On Sunday afternoon, students, parents with children and book lovers milled around the open space of Mahila Haat in Delhi Gate as the relocated Darya Ganj Sunday book market has begun to find its feet again.
Right outside the walled premises of Mahila Haat — owned by the North MCD and leased out to book vendors to set up their famed shops on Sundays — were flex posters announcing the market’s new location.
The market opened up last Sunday after being shut for nine weeks following a Delhi High Court order that no weekly market be allowed at Netaji Subhash Marg due to traffic problems.
“Business is much better today than it was last Sunday…there are almost thrice the number of customers today. It was only a matter of people getting to know about the market’s new location. We put together our association’s money and printed 12 large posters, which we have put up around Delhi Gate and the Metro station area. We also distributed 2,000 pamphlets this morning,” said Rajendra Singh, former secretary of the Sunday Book Bazaar Welfare Association.
This gradual recovery is taking place even as a section of vendors continue to oppose the location and want the market to operate on the stretch between Golcha Cinema and Delite Cinema.
Last week, when The Indian Express had visited the market, it found that only around 30 vendors had set up shop. This week, over a hundred vendors had laid out their wares.
“Around 276 vendors would set up shop at the old location. Today, there are around 170. The customers are also more. It will take time to get as many customers as we had before,” said Qamar Sayeed, president of the book bazaar association.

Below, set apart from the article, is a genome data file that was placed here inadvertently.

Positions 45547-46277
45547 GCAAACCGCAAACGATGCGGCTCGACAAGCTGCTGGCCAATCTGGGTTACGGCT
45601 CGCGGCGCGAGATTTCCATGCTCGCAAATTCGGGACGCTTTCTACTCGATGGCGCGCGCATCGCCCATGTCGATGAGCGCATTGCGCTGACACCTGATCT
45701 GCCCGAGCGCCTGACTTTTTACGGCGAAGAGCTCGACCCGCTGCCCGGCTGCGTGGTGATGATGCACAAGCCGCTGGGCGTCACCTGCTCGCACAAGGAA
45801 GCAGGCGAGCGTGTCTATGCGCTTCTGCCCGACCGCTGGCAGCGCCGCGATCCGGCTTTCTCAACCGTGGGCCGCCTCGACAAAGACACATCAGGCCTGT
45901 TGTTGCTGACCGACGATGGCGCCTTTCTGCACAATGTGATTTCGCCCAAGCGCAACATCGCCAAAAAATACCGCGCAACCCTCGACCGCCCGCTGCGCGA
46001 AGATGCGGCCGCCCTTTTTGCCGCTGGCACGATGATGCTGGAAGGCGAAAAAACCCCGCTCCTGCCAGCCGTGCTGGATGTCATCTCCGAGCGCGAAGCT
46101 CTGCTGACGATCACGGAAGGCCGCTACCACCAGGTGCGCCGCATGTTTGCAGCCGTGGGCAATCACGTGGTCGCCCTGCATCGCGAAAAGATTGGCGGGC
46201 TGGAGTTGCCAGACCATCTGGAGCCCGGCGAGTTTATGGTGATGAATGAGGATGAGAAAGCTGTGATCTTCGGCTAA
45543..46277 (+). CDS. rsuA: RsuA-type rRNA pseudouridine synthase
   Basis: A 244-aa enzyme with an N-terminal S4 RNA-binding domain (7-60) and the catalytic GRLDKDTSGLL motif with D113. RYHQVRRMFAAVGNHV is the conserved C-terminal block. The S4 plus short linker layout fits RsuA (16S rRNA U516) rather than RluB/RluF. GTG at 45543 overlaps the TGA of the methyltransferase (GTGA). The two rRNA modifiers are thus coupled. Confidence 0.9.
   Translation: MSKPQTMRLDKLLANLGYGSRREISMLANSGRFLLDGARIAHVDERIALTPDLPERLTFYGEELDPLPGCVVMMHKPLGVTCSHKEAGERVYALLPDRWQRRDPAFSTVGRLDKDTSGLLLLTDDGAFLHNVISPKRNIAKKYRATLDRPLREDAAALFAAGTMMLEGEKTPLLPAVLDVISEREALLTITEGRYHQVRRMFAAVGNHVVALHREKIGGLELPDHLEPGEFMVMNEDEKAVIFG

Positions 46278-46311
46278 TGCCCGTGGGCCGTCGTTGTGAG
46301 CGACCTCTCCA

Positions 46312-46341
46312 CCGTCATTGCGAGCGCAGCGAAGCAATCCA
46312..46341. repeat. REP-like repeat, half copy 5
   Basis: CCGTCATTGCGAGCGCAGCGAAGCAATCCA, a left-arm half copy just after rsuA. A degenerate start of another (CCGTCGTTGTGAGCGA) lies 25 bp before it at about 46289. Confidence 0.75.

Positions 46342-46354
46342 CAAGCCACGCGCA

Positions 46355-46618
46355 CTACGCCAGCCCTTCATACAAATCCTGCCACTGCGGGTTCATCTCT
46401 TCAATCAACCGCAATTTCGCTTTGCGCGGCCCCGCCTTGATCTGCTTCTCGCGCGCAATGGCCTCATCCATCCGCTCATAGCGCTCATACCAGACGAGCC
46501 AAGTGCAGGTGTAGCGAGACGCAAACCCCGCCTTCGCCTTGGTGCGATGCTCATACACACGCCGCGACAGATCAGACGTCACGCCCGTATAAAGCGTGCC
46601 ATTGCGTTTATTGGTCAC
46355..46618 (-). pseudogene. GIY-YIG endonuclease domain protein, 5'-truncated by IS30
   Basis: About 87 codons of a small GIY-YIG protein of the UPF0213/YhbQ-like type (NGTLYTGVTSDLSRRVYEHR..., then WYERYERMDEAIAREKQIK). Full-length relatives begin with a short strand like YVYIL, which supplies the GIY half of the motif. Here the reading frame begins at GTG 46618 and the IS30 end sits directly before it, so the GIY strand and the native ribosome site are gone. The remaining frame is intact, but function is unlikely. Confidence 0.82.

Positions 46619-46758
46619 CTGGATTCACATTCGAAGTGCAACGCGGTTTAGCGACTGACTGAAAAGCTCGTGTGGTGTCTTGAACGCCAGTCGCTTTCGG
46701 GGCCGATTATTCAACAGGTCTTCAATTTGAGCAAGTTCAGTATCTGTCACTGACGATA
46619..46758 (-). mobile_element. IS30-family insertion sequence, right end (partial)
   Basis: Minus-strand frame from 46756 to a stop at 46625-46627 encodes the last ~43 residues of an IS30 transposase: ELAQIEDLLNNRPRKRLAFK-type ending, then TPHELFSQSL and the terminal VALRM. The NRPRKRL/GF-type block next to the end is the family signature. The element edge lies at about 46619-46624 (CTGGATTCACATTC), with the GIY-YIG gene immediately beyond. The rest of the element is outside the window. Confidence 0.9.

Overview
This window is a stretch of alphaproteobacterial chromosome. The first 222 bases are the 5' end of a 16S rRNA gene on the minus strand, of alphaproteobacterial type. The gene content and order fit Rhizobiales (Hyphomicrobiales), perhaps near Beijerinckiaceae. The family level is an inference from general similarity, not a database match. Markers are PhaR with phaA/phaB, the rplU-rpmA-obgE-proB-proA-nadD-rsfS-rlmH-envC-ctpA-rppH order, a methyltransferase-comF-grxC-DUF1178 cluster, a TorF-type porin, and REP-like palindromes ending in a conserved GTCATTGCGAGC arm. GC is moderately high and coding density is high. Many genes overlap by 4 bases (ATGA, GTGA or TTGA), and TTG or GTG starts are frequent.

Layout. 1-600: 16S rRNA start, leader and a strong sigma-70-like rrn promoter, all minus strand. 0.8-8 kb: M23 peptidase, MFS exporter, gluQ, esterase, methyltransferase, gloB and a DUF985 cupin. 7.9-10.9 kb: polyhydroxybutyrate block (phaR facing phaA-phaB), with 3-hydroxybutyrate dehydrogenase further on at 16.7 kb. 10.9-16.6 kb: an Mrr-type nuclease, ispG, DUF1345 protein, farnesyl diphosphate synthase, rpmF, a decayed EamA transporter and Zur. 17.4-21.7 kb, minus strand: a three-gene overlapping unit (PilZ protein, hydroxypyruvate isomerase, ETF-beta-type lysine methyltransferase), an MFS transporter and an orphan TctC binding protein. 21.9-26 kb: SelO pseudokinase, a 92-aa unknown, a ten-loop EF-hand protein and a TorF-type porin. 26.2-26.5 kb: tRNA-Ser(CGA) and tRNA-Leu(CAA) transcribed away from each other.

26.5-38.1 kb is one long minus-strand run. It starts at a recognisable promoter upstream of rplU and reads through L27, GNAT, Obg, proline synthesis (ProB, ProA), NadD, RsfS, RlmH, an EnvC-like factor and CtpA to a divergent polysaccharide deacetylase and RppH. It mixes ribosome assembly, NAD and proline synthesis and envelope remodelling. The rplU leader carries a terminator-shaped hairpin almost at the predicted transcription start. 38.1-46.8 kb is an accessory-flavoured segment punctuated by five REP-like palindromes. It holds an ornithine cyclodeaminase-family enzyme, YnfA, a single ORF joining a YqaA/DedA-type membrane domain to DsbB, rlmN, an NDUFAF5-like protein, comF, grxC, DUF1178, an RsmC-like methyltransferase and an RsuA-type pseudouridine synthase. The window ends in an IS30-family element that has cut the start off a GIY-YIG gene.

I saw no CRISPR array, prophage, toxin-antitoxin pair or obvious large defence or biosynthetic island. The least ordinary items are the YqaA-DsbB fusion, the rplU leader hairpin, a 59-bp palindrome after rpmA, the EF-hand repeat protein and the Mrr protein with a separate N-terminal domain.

The space is open and uncluttered, and the vendors lay out their books at designated spots on a polished stone floor. Also enclosed in the space is a small park and raised platforms for visitors to sit.
“The space is good — it is clean, we have a toilet, there is a garden. It looks like a proper book fair. Customers and sellers are protected from traffic, and pick-pockets and roadside scuffles of the street-market,” said Sayeed.
However, the space is limited, he added. “Here, each seller has only a 6×4 feet space… earlier, space was more flexible,” he said. Rakesh Kumar, another vendor, said the open nature of the space has left them and the books vulnerable to the harsh sun and rain.
Most visitors The Indian Express spoke to had found out about the relocation through social media. S K Singh, who was at the market, said the new space is easier for customers: “The place is not chaotic. We can go through the books in peace.”